Goldiblox and the three stereotypes
Defining the problem as girls’ lack of interest led Sterling to research what it is that girls want to play with. She came to the conclusion that girls like stories and soft colours and familiar objects, so she made a toy that’s pink and light blue, with ribbons and spinning things that are somewhat reminiscent of sewing materials, and a storybook. Goldiblox is the main character, and she solves her problems using the objects included in the toy package to build a machine. Girls can follow along, and build a machine too, and then go on to build other machines.
Well, it’s fairly easy to see that this does little to address the problem of retention. But in the beginning, I said maybe it actually re-enforces stereotypes. Here is my reasoning.
When we use gender segregated toys to address the “problem” of girls not liking engineering, or other STEM fields and subjects, there are some important messages encoded into the toy that are stereotypical, and are not positive.
First, it makes the girls who are interested in STEM subjects invisible. That’s 74% of teenage girls, as you may recall from the beginning of this long post. That’s a lot of girls whose already-developed interest is being ignored in favour of defining a problem in a way that makes a toy more marketable.
Second, it suggests that the problem resides in girls and their interest—or lack of interest. It covers up the many reasons outside of girls’ control that girls and women might choose to pursue other interests, reasons like experiencing harassment and exclusion.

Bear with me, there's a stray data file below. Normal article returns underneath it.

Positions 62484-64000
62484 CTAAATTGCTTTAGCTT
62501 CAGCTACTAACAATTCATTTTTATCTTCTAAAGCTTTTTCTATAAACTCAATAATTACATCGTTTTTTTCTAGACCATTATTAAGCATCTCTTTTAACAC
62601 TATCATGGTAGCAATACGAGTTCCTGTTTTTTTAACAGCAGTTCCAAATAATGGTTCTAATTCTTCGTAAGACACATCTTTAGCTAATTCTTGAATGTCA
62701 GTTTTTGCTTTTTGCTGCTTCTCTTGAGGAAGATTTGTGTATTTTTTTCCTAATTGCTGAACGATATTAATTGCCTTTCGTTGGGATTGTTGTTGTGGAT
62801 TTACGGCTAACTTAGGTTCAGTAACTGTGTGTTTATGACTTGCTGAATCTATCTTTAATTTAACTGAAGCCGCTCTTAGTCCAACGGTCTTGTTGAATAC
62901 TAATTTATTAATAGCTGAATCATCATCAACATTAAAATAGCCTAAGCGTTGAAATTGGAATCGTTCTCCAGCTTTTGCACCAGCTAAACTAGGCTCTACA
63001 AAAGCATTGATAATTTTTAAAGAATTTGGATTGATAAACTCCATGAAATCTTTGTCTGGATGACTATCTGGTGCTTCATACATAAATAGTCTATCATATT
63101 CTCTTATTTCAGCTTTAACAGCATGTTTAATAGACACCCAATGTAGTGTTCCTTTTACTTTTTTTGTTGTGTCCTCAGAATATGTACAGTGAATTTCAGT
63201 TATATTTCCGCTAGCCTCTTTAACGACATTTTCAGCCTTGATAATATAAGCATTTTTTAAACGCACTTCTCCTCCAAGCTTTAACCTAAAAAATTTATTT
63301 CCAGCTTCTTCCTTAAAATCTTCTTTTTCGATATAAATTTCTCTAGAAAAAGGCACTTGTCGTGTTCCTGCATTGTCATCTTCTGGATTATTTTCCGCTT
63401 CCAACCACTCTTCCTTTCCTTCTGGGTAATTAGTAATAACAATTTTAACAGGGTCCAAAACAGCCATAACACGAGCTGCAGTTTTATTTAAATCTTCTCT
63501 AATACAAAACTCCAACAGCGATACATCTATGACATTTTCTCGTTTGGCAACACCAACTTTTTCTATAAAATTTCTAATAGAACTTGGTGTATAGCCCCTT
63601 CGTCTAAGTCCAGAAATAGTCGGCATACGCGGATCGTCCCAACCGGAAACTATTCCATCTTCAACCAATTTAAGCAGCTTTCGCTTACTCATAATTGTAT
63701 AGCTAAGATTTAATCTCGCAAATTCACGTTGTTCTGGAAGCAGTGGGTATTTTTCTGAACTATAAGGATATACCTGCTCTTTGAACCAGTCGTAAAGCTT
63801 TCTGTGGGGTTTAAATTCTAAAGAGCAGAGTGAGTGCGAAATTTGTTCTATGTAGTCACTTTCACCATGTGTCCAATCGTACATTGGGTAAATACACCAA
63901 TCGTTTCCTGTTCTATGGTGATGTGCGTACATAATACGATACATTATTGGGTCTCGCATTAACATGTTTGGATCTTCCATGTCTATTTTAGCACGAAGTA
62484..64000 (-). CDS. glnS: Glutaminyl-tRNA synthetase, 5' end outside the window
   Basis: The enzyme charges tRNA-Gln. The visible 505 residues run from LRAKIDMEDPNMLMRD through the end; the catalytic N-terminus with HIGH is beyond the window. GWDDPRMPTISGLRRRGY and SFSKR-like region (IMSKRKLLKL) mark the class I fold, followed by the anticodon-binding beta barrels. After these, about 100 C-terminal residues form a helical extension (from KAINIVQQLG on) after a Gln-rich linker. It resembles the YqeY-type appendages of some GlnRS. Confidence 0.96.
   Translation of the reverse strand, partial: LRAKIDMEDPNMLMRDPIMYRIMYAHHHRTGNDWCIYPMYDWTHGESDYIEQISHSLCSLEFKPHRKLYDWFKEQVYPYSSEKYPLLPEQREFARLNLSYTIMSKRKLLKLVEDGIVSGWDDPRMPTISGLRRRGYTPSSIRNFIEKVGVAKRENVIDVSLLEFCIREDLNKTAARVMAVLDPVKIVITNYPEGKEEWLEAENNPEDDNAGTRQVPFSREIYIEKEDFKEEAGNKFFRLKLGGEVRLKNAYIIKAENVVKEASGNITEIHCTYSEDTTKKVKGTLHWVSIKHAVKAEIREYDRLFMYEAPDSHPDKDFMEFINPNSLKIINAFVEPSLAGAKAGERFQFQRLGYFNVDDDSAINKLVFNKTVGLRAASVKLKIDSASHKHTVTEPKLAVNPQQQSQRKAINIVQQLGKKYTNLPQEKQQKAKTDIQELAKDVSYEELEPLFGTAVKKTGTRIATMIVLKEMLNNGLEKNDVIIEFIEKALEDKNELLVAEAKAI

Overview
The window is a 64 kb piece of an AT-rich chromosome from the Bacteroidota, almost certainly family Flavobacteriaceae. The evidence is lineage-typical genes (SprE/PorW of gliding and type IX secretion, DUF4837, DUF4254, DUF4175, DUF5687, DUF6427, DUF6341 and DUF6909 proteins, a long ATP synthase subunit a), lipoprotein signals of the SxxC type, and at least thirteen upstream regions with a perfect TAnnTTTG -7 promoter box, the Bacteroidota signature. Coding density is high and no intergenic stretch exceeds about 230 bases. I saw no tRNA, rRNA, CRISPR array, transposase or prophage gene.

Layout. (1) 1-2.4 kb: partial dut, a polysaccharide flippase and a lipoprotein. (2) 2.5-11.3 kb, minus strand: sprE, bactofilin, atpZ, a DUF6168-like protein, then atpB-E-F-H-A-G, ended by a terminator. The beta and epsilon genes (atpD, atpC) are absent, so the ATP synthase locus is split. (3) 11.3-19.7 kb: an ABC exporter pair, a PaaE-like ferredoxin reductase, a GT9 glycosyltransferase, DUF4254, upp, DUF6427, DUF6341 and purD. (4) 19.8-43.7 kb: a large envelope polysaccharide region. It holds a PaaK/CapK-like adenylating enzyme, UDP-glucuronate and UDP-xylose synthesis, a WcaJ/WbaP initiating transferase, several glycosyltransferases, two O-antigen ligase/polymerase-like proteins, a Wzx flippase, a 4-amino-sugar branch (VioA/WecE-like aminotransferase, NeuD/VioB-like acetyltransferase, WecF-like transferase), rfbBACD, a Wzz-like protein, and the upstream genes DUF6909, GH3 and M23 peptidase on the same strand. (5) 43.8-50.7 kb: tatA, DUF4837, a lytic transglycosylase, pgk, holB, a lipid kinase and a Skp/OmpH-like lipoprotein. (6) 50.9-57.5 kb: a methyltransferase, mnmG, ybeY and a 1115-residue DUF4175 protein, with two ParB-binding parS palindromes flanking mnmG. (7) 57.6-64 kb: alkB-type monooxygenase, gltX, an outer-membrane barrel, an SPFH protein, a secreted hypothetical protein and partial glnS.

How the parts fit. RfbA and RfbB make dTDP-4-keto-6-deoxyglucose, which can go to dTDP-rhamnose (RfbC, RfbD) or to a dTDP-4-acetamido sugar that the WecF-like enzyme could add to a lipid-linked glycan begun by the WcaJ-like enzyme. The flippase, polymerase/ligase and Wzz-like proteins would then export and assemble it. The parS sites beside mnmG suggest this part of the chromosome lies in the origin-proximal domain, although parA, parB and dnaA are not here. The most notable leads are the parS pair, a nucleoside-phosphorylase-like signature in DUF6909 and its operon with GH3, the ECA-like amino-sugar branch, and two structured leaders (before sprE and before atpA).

And third, because the problem is defined as an individual one of interest rather than a social one of inclusion, it suggests that there really is something less about girls, that they cannot come to the conclusion that building is fun and problem-solving is rewarding all on their own. They need to be tricked into it with familiar, pastel coloured objects and stories.
By making this a gendered toy that promotes segregated play and suggests that problem-solving styles are determined by gender, Goldiblox encodes discriminatory messages to girls and boys.
Playing together, working together
You may find my reading a stretch. I understand. On some level, toys are toys, kids are kids, right? By all means, if you have a girl—or a boy—who would love Goldiblox this critique is not meant to dissuade you from buying it for them, or letting them play with it. But recognize that Goldiblox has engaged in an intensive marketing campaign to parents that plays on existing gender stereotypes, and a marketing research perception that parents prefer gendered toys.